Critical, temporary flexibilities for a student loan forgiveness program geared towards public service workers are about to end in just a few weeks. Top Education Department officials strongly encourage borrowers to apply before it’s too late.
Editor’s note: The PSLF Waiver expired on October 31, 2022. However, you may benefit from the provisions under the IDR Adjustment, which offers many of the same perks. The IDR Waiver, or IDR Adjustment, is a one-time account adjustment to give credit for qualifying payments to borrowers on income-driven repayment plans and under PSLF.
Here’s what borrowers should know.
Flexibilities under Limited PSLF Waiver end on October 31
Public Service Loan Forgiveness (PSLF) is a federal student loan forgiveness program that can wipe out the federal student debt for borrowers who commit to working for nonprofit or government organizations.
The original eligibility framework for the PSLF program
The original eligibility framework for the PSLF program requires borrowers to make 120 “qualifying payments” before they can receive any loan forgiveness.
A “qualifying payment” under those original rules are payments made specifically on Direct federal student loans under an income-driven repayment or 10-year Standard repayment plan, while working in full-time employment for qualifying nonprofit or government organizations.
If the 120 qualifying payments are made consecutively, borrowers can get complete federal student loan forgiveness in 10 years, although the payments do not necessarily have to be consecutive to qualify.
Unfortunately, the PSLF program was plagued by poor communication, administrative problems and poor oversight, leading to approval rates that never eclipsed the single digits.
In response to these problems, the Biden administration enacted the “Limited PSLF Waiver” initiative last October.
The Limited PSLF Waiver offers more flexible guidelines
The Limited PSLF Waiver provides temporary flexibilities that allow the Education Department to retroactively count past repayment periods on any kind of federal student loan (including FFEL-program loans, which don’t qualify for PSLF under the original rules) under any repayment plan, as well as certain past periods of deferment and forbearance, towards the borrower’s 120 qualifying payments.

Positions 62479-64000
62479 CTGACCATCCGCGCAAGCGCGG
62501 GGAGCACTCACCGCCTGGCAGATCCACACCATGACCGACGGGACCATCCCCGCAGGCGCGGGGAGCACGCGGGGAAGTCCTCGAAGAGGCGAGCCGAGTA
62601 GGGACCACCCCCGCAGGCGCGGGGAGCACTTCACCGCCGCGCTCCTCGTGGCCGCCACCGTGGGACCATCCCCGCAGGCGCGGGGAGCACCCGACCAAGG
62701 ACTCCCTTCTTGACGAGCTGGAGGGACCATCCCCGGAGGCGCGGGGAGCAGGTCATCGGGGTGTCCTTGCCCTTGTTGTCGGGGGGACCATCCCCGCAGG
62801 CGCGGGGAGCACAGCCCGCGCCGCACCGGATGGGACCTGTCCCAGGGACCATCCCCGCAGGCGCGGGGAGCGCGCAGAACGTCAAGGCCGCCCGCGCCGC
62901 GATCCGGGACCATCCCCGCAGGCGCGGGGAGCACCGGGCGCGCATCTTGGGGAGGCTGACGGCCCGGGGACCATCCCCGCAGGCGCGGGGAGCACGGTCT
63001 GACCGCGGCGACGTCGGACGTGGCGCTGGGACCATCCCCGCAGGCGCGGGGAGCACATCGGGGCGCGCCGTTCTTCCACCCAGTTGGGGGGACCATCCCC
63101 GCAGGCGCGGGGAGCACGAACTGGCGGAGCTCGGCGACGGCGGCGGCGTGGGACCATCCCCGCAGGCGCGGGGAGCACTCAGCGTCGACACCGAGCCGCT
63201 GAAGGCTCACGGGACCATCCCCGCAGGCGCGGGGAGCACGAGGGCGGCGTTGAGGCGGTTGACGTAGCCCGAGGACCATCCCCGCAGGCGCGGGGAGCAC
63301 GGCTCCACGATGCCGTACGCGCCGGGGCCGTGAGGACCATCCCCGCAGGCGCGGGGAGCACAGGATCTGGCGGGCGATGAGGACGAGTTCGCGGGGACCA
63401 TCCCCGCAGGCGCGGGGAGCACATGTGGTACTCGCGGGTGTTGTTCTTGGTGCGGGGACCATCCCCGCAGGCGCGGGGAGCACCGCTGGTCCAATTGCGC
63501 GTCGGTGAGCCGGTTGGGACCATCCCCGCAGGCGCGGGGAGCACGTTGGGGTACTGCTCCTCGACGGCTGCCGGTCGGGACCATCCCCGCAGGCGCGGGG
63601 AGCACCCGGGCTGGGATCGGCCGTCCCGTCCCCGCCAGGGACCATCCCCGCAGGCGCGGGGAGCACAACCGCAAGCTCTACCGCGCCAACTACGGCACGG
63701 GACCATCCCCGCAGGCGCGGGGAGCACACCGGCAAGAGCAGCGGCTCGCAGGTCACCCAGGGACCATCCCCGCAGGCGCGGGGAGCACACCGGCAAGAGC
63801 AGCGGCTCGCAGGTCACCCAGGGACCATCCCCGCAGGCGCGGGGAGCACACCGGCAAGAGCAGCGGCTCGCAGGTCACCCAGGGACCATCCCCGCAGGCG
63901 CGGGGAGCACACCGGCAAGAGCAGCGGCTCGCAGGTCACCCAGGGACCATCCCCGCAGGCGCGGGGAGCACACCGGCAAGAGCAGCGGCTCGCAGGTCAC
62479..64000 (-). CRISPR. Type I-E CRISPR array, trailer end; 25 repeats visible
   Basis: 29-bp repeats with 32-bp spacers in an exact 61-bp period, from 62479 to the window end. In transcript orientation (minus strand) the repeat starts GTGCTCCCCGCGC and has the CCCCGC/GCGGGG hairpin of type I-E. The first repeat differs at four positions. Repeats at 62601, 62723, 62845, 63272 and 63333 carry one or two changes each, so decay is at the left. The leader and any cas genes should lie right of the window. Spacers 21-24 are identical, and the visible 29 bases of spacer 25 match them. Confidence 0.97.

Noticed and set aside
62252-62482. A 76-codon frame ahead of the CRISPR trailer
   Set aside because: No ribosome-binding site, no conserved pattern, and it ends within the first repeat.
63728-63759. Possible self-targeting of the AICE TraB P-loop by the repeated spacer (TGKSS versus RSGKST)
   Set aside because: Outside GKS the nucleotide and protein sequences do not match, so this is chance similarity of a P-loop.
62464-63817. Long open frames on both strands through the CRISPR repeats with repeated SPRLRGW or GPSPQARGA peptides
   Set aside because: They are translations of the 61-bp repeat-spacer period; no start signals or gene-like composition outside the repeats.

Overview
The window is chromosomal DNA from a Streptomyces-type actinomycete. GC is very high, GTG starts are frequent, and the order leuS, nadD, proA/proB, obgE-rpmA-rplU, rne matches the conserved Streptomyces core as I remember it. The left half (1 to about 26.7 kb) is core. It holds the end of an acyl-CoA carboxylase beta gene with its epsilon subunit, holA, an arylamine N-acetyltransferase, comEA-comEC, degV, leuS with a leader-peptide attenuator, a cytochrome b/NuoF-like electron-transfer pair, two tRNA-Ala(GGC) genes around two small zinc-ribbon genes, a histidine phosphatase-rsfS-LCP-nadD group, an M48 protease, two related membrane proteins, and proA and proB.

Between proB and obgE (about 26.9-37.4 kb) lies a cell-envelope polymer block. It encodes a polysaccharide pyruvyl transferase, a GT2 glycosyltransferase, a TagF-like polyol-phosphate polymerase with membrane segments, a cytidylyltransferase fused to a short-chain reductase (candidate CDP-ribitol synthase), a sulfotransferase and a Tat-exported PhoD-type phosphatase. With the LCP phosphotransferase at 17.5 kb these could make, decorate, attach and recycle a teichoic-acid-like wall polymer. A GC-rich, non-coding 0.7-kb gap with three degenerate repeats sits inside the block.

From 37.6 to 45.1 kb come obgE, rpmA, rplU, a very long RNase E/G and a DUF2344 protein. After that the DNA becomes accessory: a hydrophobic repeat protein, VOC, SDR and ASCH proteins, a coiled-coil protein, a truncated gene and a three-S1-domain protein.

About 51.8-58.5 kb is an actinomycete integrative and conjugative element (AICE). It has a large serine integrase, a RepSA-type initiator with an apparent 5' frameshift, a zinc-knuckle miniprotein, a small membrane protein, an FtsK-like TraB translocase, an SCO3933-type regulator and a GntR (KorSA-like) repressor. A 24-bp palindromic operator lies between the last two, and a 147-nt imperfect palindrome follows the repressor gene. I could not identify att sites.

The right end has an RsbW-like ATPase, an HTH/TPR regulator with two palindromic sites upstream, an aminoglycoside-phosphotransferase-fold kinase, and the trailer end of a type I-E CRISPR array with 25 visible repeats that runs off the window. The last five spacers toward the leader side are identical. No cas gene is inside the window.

According to the Dept. of Education, tens of thousands of borrowers have already been approved for over $10 billion in loan forgiveness under the waiver.
But there’s a catch — the Limited PSLF Waiver ends in less than three weeks (on October 31, 2022). Top Biden administration officials are urging borrowers to apply before it’s too late.
The first thing borrowers should do is review the Education Department’s detailed Limited PSLF Waiver website, which provides a comprehensive overview of the initiative, instructions on how to apply and answers to frequently asked questions.
Determine if your employer qualifies for loan forgiveness through PSLF
For borrowers unsure about whether they may qualify for PSLF under the waiver, after reviewing the program’s requirements, the next step is to determine if your past or present employment may be eligible. Under the flexibilities of the waiver, the Education Department can potentially count qualifying payments as far back as October 2007.
The Education Department has a new PSLF Employer Search database, which allows borrowers to look up an employer to get a preliminary (non-official and non-final) determination as to whether an employer may be eligible.
Consolidate FFELP loans through Direct consolidation program to qualify for PSLF
FFELP loans — an older kind of federal student loan issued by a private lender but guaranteed by the government — do not qualify for PSLF. Under the temporary flexibilities of the Limited PSLF Waiver, however, FFELP loans can be consolidated into a Direct consolidation loan, and qualifying past loan periods on those consolidated FFELP loans can potentially count towards PSLF.
“Consolidate your FFEL Program loans into a Direct Consolidation Loan by Oct. 31, 2022,” instructs the Education Department in published guidance. “You can’t receive credit for time in repayment if you don’t consolidate… by that date.”
Since it can take a month or two for Direct consolidation applications to be processed, the Education Department has clarified that “your consolidation application must be submitted online through StudentAid.gov by 11:59 p.m., Eastern time on Oct. 31, 2022, in order for you to receive the benefits of the limited PSLF waiver.”